She didn’t move, she couldn’t move. She knew she was staring but she couldn’t stop. She felt a blush spread up her neck and into her cheeks but still she couldn’t look away.
His smouldering good looks had a slight wildness about them, an edginess, which drew her to him. She imagined she could feel the heat radiating from him. Her fingers itched to touch him and if he’d been standing beside her she knew she would have reached out to feel him. She could imagine the heat of his hands burning her skin and that made her blush even more.
He held her gaze, a hint of mischief in his eyes, almost as though he could read her thoughts, and then he grinned at her. Ellie smiled back. She didn’t mean to and she was surprised to find her face was capable of expression but her smile was an automatic response to the power of his.
His gaze had her held in place. She felt as though she were in shock, incapable of moving while he was watching her. She tore her eyes away from his, forcing herself to break the connection. She tried to focus on the conversation going on around her, tried to behave normally, tried to pretend she hadn’t just shared a moment with a hot stranger.
She had no idea how successful she was being but thankfully the arrival of Ruby’s fiancé, Cort, provided a welcome distraction.
Cort was an emergency specialist and Ellie wondered if he knew who the hot guy was. She didn’t have to wonder for long.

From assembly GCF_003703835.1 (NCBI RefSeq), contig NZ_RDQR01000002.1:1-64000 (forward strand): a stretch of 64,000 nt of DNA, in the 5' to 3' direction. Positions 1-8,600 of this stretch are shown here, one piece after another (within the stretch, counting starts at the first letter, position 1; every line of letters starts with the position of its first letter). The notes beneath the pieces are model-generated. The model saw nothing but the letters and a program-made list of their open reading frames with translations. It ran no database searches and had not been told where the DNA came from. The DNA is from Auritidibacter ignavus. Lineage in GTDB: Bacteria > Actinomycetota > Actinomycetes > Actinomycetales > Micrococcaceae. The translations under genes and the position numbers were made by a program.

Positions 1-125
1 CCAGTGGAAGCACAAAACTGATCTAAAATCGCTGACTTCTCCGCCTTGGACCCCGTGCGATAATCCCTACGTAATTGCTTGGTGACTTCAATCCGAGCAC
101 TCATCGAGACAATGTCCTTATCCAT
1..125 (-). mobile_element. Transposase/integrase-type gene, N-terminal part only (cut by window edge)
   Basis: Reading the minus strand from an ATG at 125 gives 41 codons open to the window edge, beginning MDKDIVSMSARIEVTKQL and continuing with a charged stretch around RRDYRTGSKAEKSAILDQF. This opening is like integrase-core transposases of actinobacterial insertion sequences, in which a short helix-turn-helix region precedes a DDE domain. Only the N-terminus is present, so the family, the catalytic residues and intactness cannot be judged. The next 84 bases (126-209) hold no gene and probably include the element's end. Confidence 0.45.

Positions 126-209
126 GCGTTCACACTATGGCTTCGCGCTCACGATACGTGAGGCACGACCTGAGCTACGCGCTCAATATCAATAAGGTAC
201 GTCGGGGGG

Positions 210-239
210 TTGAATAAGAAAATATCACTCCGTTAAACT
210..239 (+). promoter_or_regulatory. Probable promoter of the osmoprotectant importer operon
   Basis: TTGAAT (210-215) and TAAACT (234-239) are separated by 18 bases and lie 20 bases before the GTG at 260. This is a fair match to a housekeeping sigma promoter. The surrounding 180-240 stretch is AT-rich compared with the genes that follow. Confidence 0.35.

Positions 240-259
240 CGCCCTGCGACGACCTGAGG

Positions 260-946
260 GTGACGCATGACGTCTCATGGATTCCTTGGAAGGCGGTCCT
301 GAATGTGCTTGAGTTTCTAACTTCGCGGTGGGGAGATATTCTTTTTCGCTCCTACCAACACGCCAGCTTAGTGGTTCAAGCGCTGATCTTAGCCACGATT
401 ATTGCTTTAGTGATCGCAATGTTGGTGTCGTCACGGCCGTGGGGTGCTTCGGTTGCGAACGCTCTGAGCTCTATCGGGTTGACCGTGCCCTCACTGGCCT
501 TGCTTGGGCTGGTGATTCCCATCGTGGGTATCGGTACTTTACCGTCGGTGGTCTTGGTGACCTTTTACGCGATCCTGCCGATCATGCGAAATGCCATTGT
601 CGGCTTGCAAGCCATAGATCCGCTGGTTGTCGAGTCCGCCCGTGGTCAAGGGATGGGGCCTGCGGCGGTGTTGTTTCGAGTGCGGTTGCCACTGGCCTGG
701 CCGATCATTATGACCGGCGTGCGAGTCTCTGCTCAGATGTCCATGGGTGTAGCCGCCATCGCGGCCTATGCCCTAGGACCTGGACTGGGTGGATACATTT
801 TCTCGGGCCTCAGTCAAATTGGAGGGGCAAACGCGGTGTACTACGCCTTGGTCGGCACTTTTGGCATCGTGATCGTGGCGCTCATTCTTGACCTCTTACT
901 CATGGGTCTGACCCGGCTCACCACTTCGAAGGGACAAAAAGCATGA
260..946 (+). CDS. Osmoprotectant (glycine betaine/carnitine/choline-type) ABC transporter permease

‘Do you know who the guy in the black t-shirt is over there? The one who’s talking to Rob Coleman?’ Ruby inclined her head in their direction as she asked Cort the question.
‘That’s James Leonardi,’ he said as he took in the group. ‘He’s a new registrar.’
‘In emergency?’ Ellie asked. Was the new reg working with Cort?
Cort shook his head. ‘Orthopaedics.’
‘Orthopaedics?’ Ellie repeated. She didn’t know whether to be nervous or delighted. The hot guy was an Orthopod? She was going to have to work with him?
‘He’s transferred from Royal North Shore. I understand the Director of Orthopaedics poached him, apparently there are high expectations of him.’
She was vaguely aware that Cort was still talking but her mind had wandered off in the direction of the hot guy. James Leonardi. His name sounded Spanish or Italian. She should have known. That would explain where the heat was coming from, he would have passionate blood running in his veins, it was almost tangible. It was in his eyes too, in the look he had given her. Fire, heat and passion.
There was a silent humming in the air around her. She could feel it and she was convinced it was coming from him. How was it possible to feel such an instant connection with a complete stranger?
She shifted in her chair. She needed to change position. She needed something else to look at. She was going to be working with the man. She needed to change her focus. She needed to picture him in a white coat, in a sterile environment. In theatre scrubs. No. That wasn’t helping. He looked just as good in her imagination.
Maybe she should go home. Maybe it was a case of out of sight, out of mind.